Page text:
Given the rest of her letter, it would appear that OnShift dodged a bullet. There are a lot of indications of a high maintenance employee including:
Jumping to conclusions ("I was denied a job on an all-male development team for what I looked like.")

My "experience has definitely helped me care less about what people think."

I carry a grudge ("I have a few more things to say to OnShift and anyone in tech who considers themselves an ally of women.")

I communicate in two modes, OUTRAGE and Cliches ("pull your heads out of the sand and face the winds of change".

"The concept of “professionalism” in terms of dress is outdated and oppressive from many angles."

Your primary goal should be to serve my ideology ("You cannot cherry-pick which parts of progressivism you embrace.")

You are in business to serve me ("You cannot stretch out your hand to those in need and yank it back on a petty whim.")

It shouldn't matter what I look like ("But it doesn’t matter what I looked like precisely.")

You should hire based on what I think the requirements should be rather than what you think the requirements should be ("Why was my ability to code not enough?")

I demand compassion ("if you do not show your candidates adequate compassion, you’re not going to get one.")
I did find this line of her argument interesting. She seems to acknowledge that it is reasonable for a company to want its employees to appear professional. "When a man needs to look “professional,” he puts on a suit. Done." So the importance of attire is accepted. The apparent issue for Bentivegna is that OnShift did not accept her perception of what constituted professional attire for a woman. Despite the hundreds or thousands of books on variations of Dress for Success, Bentivegna appeared to be under the impression that "a fitted black T-shirt, a red skater skirt, black tights (yes, with a run, the horror!) and a black cardigan" might constitute professional attire. Unless she is taking Abby Sciuto as her role model, this does not match any known standard of professional attire. Given that she is attending Oberlin College, I find it hard to believe that Bentivegna would actually be that unaware or have done so little research. Her description almost sounds like she was making a statement along the lines of "I don't accept your bourgeoise definitions of professional attire."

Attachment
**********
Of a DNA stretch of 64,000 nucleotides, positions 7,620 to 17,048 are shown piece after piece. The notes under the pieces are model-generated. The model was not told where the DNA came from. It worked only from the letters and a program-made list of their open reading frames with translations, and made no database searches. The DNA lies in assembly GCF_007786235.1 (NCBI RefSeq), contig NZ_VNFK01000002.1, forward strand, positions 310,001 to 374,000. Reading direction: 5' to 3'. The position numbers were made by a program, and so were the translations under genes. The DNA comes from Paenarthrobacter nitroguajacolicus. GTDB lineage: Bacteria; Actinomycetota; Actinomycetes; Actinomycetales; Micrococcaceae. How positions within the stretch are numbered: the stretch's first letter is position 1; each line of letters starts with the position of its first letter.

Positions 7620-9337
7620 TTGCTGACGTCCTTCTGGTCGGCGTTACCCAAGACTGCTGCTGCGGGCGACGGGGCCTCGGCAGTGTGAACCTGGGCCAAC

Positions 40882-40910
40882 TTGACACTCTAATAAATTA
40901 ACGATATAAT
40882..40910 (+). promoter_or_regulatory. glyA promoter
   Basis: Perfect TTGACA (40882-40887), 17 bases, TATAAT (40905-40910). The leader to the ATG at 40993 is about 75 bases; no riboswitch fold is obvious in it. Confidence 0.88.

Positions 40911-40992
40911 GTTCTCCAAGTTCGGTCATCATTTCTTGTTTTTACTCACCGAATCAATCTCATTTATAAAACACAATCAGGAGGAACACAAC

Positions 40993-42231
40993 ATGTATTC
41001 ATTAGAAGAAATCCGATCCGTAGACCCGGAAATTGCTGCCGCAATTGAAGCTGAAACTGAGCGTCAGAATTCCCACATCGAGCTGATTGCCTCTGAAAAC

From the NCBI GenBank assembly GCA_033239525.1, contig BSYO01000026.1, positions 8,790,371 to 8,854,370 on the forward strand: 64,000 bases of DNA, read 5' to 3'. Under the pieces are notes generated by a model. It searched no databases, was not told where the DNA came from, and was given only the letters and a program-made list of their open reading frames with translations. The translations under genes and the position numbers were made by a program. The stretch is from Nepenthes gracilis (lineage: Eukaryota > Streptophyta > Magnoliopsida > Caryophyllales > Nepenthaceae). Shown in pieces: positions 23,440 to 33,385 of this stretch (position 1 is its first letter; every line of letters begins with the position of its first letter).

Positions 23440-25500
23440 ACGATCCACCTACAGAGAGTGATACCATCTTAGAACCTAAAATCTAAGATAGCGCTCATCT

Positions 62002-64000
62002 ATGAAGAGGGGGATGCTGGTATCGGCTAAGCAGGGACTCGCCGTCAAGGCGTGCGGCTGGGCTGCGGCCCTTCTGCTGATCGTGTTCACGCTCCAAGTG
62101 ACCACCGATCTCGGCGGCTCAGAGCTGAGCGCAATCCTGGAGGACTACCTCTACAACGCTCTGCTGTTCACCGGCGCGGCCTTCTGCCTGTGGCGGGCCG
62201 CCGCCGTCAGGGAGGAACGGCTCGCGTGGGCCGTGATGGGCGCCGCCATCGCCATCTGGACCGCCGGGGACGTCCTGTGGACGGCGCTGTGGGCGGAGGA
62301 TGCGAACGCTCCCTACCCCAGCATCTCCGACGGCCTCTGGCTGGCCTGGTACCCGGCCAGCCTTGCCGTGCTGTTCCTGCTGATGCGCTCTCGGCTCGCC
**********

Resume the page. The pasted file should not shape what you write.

Later, Bentivegna has set up some hypothetical questions which she has for OnShift, including this revealing one.
So you think she’s a brilliant programmer but doesn’t seem professional enough? Hire her so you can mentor her and help her become a better working woman. We don’t need to have our actions scrutinized and ripped apart in search of error. We need guidance and an opportunity to show the world what a woman in technology looks like. And after everything we have been subjected to, you need to roll out the red carpet for us.
This seems to reveal a mindset where there are no other candidates and where it is the company's obligation to serve and provide for the employee and take on the obligation of improving the employee rather than the reality that it is the employee who seeks to create value for the employer.

Callow, self-centered, and staggeringly unaware children of privilege or in the throes of an ideology are nothing new.

What is striking is not so much the behaviors of the author of this embarrassing screed. What is striking is that Oberlin College is doing so little to help its students understand and prepare for the business world. Oberlin costs $200,000 for a four year degree. This is what you get for $200,000?